I can still remember when I was 30 years old, and had to take a plane to my first speech, all the way in Panama City, Florida. I was giving a speech about using humor in business based on my book. It went well, I got some laughs and gave some insights. My career was finally starting to take shape. What struck me as an emerging speaker was after my speech, one of the attendees, whom I never met before my presentation, spotted me in passing. Then the craziest thing happened, as she saw me a smile grew on her face. I had made her laugh and she enjoyed my keynote. She saw me. I was noticed because of what I did on stage. This was a pivotal moment in my career. This alone would not be enough for the aftermath, but it will be a sign of some progress in the middle of the story.
This is an extreme example, but I think it illustrates the point well. If your main character has fear at the beginning, let’s see confidence at the end. If they are arrogant at the beginning, we need to know they are humble at the end. If they are struggling with selling at the beginning, we need to see they are selling with ease and abundance at the end. Important point for us telling stories on stage, this must be at least based on the truth!
When I first started studying screenwriting, I learned that when first considering a script, some Hollywood actors will first read just the first ten pages and the last ten pages. Do you know why? They know that to be a part of a great story, they must be able to show the change in identity of the character they will play. If it looks clear and doable for them, then they will read the whole script.
The journey of the struggle to transformation is obviously important too. There is so much more to storytelling at a world-class level, but I wanted to focus on this one crucial, often over-looked aspect of storytelling for speakers and presenters. If you want to know more, consider connecting with me and my coaches, online at StageTimeUnviersity.com or at one of our live workshops.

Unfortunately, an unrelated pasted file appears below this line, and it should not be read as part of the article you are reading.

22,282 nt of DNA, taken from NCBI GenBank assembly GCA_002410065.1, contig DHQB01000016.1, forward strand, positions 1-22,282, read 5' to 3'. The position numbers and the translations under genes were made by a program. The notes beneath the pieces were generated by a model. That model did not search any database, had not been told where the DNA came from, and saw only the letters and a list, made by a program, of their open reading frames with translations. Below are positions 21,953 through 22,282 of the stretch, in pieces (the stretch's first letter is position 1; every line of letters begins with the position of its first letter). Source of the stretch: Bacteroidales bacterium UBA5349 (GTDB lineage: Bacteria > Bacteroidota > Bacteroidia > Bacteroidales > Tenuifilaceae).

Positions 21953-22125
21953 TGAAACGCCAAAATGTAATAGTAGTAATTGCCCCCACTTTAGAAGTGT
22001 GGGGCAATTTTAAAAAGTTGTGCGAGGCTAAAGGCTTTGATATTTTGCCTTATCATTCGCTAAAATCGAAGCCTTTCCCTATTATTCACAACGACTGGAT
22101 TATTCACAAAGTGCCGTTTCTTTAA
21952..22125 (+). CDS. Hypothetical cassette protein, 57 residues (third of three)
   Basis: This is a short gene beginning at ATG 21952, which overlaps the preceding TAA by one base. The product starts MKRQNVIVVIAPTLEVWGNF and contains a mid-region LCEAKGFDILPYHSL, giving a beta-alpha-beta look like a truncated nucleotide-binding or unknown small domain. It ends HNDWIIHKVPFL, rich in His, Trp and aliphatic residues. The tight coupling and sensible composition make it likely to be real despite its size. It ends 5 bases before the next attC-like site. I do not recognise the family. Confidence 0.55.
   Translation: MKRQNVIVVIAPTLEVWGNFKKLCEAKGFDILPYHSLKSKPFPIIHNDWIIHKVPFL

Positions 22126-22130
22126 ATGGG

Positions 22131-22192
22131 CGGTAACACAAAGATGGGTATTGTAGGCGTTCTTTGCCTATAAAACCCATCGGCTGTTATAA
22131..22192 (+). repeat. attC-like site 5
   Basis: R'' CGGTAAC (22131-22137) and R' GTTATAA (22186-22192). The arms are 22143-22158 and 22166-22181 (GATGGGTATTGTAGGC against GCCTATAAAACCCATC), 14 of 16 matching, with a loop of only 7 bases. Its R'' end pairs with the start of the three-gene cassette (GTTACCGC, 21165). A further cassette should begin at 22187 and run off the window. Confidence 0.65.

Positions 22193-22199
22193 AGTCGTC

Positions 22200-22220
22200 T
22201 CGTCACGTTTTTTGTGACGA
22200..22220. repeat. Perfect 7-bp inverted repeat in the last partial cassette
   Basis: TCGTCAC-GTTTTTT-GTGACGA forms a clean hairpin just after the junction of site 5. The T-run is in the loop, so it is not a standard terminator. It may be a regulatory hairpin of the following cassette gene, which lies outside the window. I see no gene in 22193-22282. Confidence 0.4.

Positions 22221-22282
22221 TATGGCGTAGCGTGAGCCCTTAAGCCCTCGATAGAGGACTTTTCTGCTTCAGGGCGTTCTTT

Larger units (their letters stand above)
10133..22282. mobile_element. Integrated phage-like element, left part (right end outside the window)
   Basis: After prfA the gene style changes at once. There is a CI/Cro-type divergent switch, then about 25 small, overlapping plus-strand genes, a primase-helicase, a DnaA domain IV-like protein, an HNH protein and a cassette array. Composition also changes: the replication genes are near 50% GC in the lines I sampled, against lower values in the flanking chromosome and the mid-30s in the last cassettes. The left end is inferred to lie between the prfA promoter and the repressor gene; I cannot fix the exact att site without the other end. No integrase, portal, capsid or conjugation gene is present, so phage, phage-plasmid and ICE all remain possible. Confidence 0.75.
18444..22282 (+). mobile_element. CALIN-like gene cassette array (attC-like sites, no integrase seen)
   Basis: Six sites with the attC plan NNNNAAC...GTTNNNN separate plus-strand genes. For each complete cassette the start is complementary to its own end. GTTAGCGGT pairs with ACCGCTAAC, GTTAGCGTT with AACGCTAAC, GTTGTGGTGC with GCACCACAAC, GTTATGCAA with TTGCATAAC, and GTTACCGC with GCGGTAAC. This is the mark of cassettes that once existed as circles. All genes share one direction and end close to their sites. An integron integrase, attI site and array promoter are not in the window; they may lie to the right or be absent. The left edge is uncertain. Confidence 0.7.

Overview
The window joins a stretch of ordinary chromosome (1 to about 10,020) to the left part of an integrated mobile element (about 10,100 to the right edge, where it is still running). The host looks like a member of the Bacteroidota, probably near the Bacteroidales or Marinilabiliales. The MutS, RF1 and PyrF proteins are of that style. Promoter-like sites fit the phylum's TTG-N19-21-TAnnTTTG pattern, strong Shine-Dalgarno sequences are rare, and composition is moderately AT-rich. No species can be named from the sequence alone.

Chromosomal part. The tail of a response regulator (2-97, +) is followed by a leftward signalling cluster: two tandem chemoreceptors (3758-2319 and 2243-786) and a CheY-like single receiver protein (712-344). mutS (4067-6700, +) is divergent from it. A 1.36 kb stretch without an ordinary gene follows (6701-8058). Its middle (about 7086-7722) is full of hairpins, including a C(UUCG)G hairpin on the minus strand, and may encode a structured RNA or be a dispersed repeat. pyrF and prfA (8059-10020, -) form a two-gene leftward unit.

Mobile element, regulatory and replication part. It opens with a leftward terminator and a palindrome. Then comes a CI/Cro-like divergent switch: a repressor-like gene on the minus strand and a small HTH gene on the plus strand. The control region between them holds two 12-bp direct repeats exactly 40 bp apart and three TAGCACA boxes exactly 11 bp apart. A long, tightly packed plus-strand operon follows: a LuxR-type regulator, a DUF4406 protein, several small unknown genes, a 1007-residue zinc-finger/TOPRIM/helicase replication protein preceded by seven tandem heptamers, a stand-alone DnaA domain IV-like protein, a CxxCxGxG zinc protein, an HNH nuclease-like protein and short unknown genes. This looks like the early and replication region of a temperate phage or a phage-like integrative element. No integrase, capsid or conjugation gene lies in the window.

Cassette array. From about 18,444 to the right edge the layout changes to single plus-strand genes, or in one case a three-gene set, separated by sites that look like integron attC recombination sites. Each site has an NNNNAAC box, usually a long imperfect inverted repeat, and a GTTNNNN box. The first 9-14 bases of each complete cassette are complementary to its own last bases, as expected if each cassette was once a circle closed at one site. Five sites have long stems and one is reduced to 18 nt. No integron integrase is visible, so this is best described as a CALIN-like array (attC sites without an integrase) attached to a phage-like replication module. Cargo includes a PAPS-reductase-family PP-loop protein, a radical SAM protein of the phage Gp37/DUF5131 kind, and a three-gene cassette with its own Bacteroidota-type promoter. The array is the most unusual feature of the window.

Here is a crucial bonus idea to keep in mind while delivering a story. When we demonstrate this in our storytelling, we also need to deliver the emotional shift in the character too. My coach Patricia Fripp, taught me that the biggest enemy of corporate presenters is sameness. If we deliver the situation of our characters at the beginning of our story in a monotone format and we deliver people the change in facts at the end of the story in the same monotone delivery, some people won’t even notice the change! This is just because your delivery is the same. The words being different are sometimes not enough. If you want a powerful impact, we need to see the emotional shift in the character as well. It can be subtle, but we should feel it.
I’m telling you the truth and this is more important than you think. Remember: the purpose of story for presenters is to make our points clear, memorable and show the shift in the character. When you tell your stories, can your audience see and feel the identity shift of your main character? You do not need to spend too much time telling it all, but we as your audience need to see the diametrically opposed before and after. We do need to invest time in preparing what we will say to make it clear and concise. The cool part is the time in which we invest in preparing is multiplied by every time we tell that story on stage for the rest of our career.